October 12, 2022 Russia-Ukraine news

By Kathleen Magramo, Aditi Sangal and Jack Guy, CNN

Updated 1:00 a.m. ET, October 13, 2022
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1:11 p.m. ET, October 12, 2022

Allies need to help Ukraine rebuild an integrated air and missile defense system, top US general says

From CNN's Ellie Kaufman

The US and its allies need to provide Ukraine with air defense systems in order for Ukraine to help defend its airspace against incoming attacks from Russian forces, Gen. Mark Milley, chairman of the Joint Chiefs of Staff, said during a news conference after the Ukraine Defense Contact Group meeting in Brussels Wednesday.

“What needs to be done here by all the various countries that were at the conference today is chip in and help them rebuild and sustain an integrated air and missile defense system,” Milley said. 

The United States' proposed plan: Milley laid out a plan where different air defense systems that several countries have, including Israel and Germany, should be given to Ukraine, and then the systems can be used together to protect Ukraine’s airspace. 

“Many countries have Patriot, many countries have other systems, there’s a whole series of Israeli systems that are quite capable, the Germans have systems as we mentioned, so a lot of the countries that were here today have a wide variety of systems,” Milley said. “The task will be to bring those together, get them deployed, get them trained, cause each of these systems is different, make sure they can link together with a command and control and communication systems and make sure they have radars that can talk to each other so they can acquire targets on the inbound flights.”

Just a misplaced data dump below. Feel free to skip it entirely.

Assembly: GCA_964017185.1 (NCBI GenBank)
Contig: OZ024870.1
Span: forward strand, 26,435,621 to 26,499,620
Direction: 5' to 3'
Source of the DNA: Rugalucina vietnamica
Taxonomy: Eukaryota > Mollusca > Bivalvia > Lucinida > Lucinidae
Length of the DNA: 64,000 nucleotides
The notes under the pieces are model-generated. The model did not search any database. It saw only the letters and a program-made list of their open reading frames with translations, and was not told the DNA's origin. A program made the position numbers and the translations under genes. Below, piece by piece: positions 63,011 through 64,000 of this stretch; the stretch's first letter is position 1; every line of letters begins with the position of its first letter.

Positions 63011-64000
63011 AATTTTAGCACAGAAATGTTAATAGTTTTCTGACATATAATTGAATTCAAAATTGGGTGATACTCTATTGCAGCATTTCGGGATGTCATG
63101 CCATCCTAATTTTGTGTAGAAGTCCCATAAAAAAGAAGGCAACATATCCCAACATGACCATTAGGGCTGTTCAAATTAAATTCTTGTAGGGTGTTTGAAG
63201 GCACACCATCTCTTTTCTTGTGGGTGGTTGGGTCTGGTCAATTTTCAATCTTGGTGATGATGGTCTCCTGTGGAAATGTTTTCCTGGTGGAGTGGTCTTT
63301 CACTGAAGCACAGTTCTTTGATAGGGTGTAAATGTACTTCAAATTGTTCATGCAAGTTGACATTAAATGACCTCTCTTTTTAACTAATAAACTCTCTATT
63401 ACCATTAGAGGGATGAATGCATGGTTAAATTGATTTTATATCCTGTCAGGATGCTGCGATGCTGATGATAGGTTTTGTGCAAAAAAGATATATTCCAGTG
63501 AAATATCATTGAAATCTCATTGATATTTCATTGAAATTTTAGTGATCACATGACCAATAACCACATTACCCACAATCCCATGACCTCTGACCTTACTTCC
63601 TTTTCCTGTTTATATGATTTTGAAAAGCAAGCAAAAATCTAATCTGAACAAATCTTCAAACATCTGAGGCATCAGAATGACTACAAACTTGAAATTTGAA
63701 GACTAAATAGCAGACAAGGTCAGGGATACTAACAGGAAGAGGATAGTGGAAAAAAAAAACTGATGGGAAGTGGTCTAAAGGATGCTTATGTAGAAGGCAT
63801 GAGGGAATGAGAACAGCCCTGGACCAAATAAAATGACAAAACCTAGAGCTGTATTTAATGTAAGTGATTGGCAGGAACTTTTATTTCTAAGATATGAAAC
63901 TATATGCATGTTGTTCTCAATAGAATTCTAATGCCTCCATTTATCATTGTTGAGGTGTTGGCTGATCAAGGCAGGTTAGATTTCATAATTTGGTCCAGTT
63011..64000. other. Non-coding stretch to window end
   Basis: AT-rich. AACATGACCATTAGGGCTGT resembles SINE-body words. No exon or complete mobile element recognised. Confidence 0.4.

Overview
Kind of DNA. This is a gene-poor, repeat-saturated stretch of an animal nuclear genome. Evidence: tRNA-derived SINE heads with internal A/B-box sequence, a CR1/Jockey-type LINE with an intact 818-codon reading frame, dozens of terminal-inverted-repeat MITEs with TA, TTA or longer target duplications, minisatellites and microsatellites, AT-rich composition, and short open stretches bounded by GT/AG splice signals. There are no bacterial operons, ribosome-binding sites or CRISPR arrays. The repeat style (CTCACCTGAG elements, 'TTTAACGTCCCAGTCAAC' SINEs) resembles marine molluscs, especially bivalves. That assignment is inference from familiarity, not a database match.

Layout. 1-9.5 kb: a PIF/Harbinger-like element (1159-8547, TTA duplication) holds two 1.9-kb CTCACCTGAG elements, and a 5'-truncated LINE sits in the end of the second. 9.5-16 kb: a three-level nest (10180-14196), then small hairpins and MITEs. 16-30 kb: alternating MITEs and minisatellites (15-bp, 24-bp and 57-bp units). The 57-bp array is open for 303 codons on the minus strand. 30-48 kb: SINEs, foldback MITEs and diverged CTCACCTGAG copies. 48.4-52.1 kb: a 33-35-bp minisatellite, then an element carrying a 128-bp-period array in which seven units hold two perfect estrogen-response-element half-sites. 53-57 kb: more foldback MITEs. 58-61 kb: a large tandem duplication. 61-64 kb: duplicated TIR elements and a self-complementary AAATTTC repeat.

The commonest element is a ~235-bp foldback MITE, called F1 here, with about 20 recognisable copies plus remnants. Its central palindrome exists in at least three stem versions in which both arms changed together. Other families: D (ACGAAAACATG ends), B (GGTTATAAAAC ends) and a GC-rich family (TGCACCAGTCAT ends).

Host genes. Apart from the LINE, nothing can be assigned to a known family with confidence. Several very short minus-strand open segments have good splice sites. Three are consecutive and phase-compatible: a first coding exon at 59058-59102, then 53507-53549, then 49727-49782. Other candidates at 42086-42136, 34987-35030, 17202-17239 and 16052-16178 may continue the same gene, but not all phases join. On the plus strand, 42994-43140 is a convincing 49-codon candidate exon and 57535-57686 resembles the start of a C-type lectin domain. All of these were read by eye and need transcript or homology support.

The execution of this strategy will be “quite complicated from a technical standpoint,” but Milley said it “is achievable.” 

When asked by a journalist when the air defense systems will arrive in Ukraine, Secretary of Defense Lloyd Austin said, “the systems will be provided as fast as we can physically get them there.” 

12:41 p.m. ET, October 12, 2022

Top US general calls Russia’s attack on civilian infrastructure a "war crime"

From CNN's Ellie Kaufman

Gen. Mark Milley, chairman of the Joint Chiefs of Staff, called Russia’s attacks on civilians and civilian infrastructure in Ukraine a "war crime" while speaking in a news conference after the Ukraine Defense Contact Group met in Brussels on Wednesday.

“Russia has deliberately struck civilian infrastructure with the purpose of harming civilians. They have targeted the elderly, the women and the children of Ukraine. Indiscriminate and deliberate attacks on civilian targets is a war crime in the international rules of war,” Milley said.

Milley added that while Ukraine’s citizens “have suffered greatly,” the country continues to “endure, and they are an inspiration to all.”